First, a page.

This iconic building designed by interior designer turned architect Philippe Starck, is one of Tokyo’s most notable landmarks. It stands emblematic for the so called bubble era when known Western architects and designers were being recruited by large companys to create eye-catching works. The building has earned itself several unflattering nicknames among those who disdain its flashy self-important style but it is sure to please devotees of Starck’s sleek and elegant style. Completed in 1989, it serves as a symbol of the Asahi Beer company.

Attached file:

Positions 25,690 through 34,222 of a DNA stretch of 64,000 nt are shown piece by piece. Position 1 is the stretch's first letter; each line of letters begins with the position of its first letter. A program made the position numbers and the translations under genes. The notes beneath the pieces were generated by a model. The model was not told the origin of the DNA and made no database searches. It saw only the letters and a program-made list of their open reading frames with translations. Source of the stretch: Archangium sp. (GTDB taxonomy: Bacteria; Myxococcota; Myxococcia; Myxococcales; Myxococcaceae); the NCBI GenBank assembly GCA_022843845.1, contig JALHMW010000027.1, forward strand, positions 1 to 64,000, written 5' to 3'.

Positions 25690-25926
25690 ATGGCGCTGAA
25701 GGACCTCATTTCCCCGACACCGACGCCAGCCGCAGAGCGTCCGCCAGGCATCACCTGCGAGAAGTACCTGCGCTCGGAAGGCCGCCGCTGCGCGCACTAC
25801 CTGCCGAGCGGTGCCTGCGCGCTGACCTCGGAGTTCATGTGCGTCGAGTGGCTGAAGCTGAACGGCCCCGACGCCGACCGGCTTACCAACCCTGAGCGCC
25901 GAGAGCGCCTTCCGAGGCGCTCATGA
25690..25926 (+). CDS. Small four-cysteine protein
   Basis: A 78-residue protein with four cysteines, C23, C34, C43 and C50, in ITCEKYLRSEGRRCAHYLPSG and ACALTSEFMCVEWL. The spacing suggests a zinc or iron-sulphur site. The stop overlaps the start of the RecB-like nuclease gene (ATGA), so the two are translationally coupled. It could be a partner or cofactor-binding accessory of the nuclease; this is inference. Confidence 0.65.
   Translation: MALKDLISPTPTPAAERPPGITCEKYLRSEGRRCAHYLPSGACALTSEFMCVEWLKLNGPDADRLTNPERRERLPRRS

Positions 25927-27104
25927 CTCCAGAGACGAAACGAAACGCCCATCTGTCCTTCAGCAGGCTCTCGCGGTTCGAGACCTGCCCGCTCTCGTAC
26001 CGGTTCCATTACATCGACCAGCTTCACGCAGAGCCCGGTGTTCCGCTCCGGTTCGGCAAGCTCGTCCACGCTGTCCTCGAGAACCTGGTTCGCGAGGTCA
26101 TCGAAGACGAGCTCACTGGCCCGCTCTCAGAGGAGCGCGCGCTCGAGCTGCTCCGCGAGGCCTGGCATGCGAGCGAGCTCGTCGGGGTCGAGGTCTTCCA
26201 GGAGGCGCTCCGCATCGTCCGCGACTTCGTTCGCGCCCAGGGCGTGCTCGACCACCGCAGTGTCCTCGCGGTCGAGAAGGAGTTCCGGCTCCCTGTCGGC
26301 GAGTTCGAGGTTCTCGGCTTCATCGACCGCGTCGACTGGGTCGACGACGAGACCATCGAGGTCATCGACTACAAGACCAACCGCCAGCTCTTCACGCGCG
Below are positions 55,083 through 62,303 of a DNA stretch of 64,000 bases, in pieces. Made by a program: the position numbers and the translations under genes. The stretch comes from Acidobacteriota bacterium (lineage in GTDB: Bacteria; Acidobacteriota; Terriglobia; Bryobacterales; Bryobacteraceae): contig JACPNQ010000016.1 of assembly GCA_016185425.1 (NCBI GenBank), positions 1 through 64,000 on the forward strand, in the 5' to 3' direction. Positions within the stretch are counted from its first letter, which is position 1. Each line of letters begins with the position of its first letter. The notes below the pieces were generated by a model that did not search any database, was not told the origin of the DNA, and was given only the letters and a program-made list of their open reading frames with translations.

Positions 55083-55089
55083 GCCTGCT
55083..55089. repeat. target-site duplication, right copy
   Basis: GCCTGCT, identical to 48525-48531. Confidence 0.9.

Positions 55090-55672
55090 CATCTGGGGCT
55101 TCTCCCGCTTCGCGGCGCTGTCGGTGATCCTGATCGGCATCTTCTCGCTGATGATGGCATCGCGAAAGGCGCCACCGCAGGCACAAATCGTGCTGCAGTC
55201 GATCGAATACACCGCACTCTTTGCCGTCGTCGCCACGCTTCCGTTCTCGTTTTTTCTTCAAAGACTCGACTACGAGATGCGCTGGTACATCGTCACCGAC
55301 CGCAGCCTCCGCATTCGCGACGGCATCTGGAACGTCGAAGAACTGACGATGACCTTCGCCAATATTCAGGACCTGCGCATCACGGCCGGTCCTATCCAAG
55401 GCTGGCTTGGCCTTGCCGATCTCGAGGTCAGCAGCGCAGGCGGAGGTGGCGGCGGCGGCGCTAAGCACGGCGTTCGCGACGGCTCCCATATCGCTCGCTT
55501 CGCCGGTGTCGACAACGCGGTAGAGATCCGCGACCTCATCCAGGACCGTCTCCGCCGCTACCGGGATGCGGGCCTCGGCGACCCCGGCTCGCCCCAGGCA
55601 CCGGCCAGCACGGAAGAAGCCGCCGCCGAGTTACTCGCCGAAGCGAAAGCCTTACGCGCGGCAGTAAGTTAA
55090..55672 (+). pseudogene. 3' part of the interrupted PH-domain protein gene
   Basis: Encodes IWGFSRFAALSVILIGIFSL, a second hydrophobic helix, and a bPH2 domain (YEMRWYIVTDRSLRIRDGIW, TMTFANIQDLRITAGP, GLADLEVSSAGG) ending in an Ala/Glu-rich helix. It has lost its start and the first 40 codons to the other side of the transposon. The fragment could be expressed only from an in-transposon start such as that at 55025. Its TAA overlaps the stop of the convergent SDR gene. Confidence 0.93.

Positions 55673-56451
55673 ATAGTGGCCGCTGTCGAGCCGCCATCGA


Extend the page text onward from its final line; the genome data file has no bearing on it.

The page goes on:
Perched above the Sumidagawa river, the building is a shiny black form with a giant gold flame rising up from its flat roof. The building itself is covered with highly polished black granite. Its windows are small portholes which are almost invisible from a distance. The walls of the building curve gently outward towards the top, creating in effect a giant pedestal for the gold flame on top. The flame itself, from which the beer hall and restaurant within take their names, rises several stories and looms over the Sumidagawa river as a gilded monument to Asahi beer. It is constructed of metal and weighs over 300 tons. Inside, the beer hall is a two-story space with fat, tuber-like columns.
Name: Asahi Super Dry Hall │Type: Entertainment│Architect: Philippe Starck│Completed: 1989